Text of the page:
The leadership feat is the most common way to gain a cohort. The thing about the actual leadership feat is that it also gives you followers and some GMs, myself included, feel like this can get a little unbalancing. One player wandering the countryside with a small cadre of low-level NPCs can become quite daunting.  I try and push for followers to be left at home, in a keep, castle, or organization’s headquarters, as I’ve seen GMs lose their minds keeping track of all these people on the road.

Leadership can’t be taken till seventh level, and the poster mentioned was looking to take his goblin as a companion-of-sorts fairly early on. I pointed out to him one way of doing this and in researching for this article I’ve found two others. All of these methods give you just a cohort, which is handy, although one of them allows you to switch to leadership at seventh level and the other automatically switches, gaining you the noted followers.

The one I brought up – and I think the one I like best – is the squire feat. This is available at third level but only to martial-based characters, as you must have proficiency with all martial weapons. The squire himself must also be a martial class with proficiency in all martial weapons, although it does not need to be whatever your class is. The fighter class has two archetypes which are not really what I would call optimal but they could be fun for your squire. The weapon bearer squire and the pack mule could both make for an interesting hanger-on.

Much like the squire feat, the imperial knight feat requires martial weapon proficiency but also heavy armor proficiency. The base attack bonus of plus six means that at best you could take it at sixth level – only one level lower than leadership – if you were a full BAB class with a bonus feat available at sixth level. The one problem with this feat is that you can only take a human or a Halfling with one of a handful of NPC classes. This is offset by an initiative and armor class bonus because the cohort automatically gets the feat, imperial squire.

The last feat that gains you a cohort is interesting in that it allows you to have more than one cohort in the amount equal to have your character level. This is balanced by the fact that unlike a regular cohort from leadership, which can be at highest two levels behind you, and the squire from the squire feat (three), your recruits can only at most be up to four levels behind you. Although you do gain multiple minions, only one can follow you on an adventure -- which leaves the other ones back at home doing your chores, like crafting things for you.

Since these all count as leadership for the purpose of qualifying for other feats, you could also take the practiced leadership feat to give your cohorts and yourself some extra bonuses. The plus to your cohort’s will saves against enchantment is nice. The real benefit for you, however, is that they count as having all your teamwork feats to determine whether or not you would get the bonus from said feats.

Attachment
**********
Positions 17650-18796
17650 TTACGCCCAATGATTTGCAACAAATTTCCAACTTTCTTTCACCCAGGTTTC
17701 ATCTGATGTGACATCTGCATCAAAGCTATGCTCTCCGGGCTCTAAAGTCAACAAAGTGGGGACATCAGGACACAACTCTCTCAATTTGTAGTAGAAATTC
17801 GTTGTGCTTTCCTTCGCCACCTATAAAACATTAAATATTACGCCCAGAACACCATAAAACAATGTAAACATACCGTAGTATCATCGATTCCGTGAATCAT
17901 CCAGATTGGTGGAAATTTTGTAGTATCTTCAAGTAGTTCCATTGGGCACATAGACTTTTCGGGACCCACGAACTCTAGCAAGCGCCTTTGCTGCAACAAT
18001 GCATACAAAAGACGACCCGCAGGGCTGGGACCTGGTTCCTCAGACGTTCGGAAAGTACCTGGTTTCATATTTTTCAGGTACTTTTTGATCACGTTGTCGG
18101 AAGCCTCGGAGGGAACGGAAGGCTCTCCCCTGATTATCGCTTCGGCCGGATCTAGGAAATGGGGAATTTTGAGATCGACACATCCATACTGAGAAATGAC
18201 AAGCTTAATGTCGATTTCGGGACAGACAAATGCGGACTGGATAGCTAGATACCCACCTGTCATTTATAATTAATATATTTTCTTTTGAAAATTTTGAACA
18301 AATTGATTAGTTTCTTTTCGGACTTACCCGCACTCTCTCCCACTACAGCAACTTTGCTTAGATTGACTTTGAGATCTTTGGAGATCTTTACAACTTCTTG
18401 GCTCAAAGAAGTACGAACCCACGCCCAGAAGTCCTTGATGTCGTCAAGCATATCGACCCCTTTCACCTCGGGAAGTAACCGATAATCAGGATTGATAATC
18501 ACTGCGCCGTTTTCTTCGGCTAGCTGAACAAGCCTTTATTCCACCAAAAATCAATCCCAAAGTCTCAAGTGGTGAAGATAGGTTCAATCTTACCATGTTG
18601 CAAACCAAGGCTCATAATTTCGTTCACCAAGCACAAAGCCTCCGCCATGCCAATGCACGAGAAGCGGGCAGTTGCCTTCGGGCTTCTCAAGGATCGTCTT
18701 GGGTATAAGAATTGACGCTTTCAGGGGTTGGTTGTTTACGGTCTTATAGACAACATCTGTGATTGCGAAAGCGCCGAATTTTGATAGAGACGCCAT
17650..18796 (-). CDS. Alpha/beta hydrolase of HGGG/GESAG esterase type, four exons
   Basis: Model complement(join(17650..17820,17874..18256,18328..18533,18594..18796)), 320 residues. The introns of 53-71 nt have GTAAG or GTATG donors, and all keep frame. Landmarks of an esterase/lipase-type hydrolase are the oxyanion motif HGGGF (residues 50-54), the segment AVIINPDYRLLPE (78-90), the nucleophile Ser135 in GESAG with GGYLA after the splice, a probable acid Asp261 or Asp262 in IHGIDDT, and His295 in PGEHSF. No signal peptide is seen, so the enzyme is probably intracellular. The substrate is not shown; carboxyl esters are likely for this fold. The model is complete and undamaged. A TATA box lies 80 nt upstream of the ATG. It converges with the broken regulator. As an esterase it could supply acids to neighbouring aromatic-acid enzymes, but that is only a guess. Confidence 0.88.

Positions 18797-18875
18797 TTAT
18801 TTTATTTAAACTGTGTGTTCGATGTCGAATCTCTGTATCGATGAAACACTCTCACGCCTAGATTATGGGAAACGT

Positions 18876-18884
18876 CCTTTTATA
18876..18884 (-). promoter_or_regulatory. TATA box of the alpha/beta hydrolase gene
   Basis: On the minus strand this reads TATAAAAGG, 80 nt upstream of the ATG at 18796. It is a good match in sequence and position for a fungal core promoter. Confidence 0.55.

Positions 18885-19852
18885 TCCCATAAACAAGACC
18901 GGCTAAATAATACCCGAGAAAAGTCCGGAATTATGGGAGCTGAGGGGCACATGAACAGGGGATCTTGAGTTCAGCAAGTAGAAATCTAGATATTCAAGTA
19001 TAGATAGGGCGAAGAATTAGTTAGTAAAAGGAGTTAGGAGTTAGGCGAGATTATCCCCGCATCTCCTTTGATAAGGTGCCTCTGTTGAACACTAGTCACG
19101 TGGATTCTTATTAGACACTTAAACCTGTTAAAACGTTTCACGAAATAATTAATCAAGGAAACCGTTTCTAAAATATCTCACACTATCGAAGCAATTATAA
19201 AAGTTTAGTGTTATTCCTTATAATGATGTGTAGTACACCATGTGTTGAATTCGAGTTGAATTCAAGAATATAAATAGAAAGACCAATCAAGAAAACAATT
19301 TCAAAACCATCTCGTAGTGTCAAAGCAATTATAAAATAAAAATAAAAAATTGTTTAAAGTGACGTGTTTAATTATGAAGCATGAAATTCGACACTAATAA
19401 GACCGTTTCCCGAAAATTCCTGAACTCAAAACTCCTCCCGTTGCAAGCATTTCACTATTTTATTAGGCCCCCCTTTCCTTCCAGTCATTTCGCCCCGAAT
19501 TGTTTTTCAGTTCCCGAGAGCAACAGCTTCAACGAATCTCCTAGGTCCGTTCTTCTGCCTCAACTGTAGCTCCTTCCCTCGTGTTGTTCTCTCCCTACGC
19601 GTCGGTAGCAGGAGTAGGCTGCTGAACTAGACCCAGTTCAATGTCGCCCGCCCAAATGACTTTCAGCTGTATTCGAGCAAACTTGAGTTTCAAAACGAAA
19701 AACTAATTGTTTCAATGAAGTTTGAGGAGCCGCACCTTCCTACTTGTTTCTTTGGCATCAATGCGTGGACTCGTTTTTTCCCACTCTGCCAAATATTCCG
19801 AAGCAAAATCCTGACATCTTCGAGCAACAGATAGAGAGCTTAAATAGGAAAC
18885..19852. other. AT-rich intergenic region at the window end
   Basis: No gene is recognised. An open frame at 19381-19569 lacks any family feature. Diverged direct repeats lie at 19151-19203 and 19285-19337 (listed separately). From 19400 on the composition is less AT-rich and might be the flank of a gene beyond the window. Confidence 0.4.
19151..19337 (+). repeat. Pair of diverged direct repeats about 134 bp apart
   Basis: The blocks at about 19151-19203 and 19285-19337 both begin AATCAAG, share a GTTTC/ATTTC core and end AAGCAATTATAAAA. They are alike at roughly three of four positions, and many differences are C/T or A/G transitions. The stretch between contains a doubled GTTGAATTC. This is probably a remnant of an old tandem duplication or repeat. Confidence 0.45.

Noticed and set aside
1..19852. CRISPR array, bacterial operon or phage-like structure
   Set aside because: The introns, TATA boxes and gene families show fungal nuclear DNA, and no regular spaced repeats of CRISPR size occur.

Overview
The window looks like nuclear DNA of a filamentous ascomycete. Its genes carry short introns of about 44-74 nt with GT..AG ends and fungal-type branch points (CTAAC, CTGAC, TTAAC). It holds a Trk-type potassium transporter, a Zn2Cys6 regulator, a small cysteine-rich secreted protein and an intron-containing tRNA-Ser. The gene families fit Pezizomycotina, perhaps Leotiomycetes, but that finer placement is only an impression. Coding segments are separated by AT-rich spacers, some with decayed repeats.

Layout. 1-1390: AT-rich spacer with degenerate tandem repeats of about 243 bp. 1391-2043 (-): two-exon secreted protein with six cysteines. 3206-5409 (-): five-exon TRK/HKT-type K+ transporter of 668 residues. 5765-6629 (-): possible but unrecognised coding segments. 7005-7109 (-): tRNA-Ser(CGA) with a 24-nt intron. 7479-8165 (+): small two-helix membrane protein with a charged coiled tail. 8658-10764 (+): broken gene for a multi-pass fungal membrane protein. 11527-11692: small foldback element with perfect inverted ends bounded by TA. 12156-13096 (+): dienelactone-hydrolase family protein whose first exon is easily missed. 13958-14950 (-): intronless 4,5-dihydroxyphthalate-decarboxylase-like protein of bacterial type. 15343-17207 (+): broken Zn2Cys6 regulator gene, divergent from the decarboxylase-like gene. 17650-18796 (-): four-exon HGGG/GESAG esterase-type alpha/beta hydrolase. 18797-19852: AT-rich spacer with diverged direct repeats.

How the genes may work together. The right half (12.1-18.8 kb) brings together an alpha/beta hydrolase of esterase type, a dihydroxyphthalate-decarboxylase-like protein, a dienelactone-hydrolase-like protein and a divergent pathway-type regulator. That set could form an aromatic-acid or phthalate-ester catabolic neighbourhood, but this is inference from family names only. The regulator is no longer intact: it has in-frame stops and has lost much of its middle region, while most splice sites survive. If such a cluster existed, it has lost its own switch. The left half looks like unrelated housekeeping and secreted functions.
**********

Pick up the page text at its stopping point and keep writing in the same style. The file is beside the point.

So now that you’ve figured out how you are going to be gaining the services of a cohort it’s time to figure out how you interact with said underling. In the same thread as the one that sparked this idea, someone brought up the idea of playing it along the lines of Don Quixote. The squire would be a Sancho-like character who centers the over-the-top deeds of his master. This may work best with the imperial knight feat seeing as Sancho was a peasant farmer and that feat gives a commoner as a cohort.

You could also play it as student learning from the master. This would probably mean your cohort is the same class as you are, which may seem counterproductive to having a second character in the first place. Still, the idea does have some merit as a pupil learns to be a samurai – or whatever class you are – as you pass down the knowledge that your master had once imparted to you. The dynamic here could be very amusing as you give instructions during combat or other inappropriate time. The Student could also be a sidekick a la Batman and Robin.

One of my favorite ideas for a cohort is a chronicler. Your minion follows you around and writes the story of your adventures for you. This works best for bards, but rogues or investigators might work as well. A support class that can do party buffs or maybe debuff the bad guys but doesn’t really get into the mix of combat makes the dynamic of recorder-of-deeds make sense. This dynamic is best suited to a self-centered character.

So there you have it, ideas on how to gain and use cohorts. How often do you take a cohort of some type? What path do you use to gain your follower? What roleplay dynamic do you use for you hanger-on?

Much like characters who take the leadership feat, the CRB has many followers across social media. As loyal readers, your support is incredibly helpful, so please consider becoming a contributor to the CRB. Monthly donations of as little as one dollar can be made to  my Patreon. A one-time donation can easily be made to my Paypal. Every bit helps me keep the lights on so I can concentrate on bringing you the content you deserve.

The CRB has been growing as a community on social media. Please join us on FacebookGoogle+Tumblr, and Twitter. My inbox is open on all forums for questions, comments, and discussion. If you don’t want to miss a beat make sure you sign up to have the CRB pushed directly to your e-reading device with Kindle Subscriptions through Amazon.